should get rid of excusing factors because too many people get away with crimes

should focus on social dangerousness - guiltness doesnt matter - mens rea irrelevant
wooton criticism
does'nt give people opportunity for mistakes - people are socially ignorant and should be punished for such - should avoid conduct that could "accidentally" result in harm

worry about judge's ability to recognize socially dangerous criminals
actually deter people from "claiming" to be insane and make people that are prone to accidents avoid certain acts that are bound by strict liability

strict liability should only be imposed in certain areas
criminal culpability
shouldnt impose liability on one that didn't have the opportunity to avoid said crime

distinguish from negligence
partial insanity defense
diminish liabilty of criminals found to be partially insane - impaired in some way
arousal of criminal by some other party to a fever pitch of emotion, results in a temporary loss of control and crime
subject to unlawful threat of force by another, and where that threat produces a reasonable fear of death or bodily injury and results in a criminal act (gun pointed at you telling you to rob store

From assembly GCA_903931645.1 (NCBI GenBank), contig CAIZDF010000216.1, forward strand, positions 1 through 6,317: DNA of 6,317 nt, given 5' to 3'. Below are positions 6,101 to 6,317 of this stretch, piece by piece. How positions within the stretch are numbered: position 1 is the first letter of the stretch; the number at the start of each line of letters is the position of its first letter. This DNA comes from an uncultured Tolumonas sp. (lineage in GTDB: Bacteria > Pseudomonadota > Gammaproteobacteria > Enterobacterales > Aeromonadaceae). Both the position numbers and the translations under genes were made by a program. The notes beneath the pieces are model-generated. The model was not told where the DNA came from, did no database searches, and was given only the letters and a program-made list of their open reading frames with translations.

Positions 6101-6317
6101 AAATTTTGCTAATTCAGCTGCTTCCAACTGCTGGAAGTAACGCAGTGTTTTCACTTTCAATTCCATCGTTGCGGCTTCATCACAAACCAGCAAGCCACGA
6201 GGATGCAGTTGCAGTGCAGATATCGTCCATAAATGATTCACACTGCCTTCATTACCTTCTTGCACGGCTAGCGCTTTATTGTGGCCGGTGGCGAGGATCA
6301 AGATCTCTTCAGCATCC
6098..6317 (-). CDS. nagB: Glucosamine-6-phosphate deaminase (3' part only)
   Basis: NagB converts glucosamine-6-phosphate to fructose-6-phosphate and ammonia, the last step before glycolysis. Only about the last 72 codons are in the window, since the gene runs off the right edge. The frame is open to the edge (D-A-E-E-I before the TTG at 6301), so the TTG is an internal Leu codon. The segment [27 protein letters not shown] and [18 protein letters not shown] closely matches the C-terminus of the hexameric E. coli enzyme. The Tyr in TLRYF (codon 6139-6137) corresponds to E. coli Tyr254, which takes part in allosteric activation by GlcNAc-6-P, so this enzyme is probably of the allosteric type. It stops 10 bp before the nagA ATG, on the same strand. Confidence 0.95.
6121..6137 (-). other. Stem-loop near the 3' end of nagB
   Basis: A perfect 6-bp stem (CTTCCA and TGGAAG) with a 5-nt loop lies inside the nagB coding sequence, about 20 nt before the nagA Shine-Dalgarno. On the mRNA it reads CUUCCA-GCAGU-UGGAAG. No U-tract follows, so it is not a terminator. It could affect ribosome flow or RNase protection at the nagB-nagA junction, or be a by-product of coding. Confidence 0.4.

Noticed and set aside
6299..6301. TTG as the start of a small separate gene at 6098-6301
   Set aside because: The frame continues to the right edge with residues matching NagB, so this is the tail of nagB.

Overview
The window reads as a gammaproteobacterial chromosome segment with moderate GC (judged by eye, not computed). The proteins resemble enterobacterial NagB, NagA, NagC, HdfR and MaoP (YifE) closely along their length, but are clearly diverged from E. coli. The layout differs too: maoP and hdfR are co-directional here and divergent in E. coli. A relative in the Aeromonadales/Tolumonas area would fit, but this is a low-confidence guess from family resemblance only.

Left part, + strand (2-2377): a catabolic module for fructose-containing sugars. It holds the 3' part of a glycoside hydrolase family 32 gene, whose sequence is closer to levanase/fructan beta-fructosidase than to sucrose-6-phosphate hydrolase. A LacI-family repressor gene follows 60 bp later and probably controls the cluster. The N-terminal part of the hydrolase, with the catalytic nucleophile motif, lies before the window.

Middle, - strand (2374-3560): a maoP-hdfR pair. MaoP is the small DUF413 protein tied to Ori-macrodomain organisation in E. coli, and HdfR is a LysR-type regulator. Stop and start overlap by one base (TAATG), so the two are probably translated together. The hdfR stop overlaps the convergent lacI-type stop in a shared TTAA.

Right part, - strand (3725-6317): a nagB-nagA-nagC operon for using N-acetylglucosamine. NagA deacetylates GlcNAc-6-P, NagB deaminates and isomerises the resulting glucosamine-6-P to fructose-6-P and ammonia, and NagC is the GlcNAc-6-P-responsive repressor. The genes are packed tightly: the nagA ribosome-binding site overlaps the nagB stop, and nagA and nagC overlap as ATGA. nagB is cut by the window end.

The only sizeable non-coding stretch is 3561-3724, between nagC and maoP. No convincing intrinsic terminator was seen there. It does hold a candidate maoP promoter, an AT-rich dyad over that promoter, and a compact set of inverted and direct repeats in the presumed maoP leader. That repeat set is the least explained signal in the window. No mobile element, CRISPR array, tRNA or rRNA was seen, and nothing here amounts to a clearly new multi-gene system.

Hart comparison
excusing conditions of criminal law and invalidating conditions in civil law
Moral Guilt Theory (Retributivism)
we shouldnt hold people legally liable for actions that arent morally wrong - requires mens rea

no moral guilt if act is unintentional
Economy of Threats
traditional legal excuses = harm without social benefit of deterring future crime

should recognize traditional moral excuses - maximize happiness at lowest cost - punish only as much as necessary

can only pose threat if people know consequences (threat) of proposed crime

can't threaten insane
rationale for legal excuses
punishing people for accidents doesn’t make sense because the actions were not committed purposefully meaning they aren’t fulfilling their purpose of deterrence
Good Samaritan Laws
Laws that institute the duty to rescue by prohibiting nonfeasance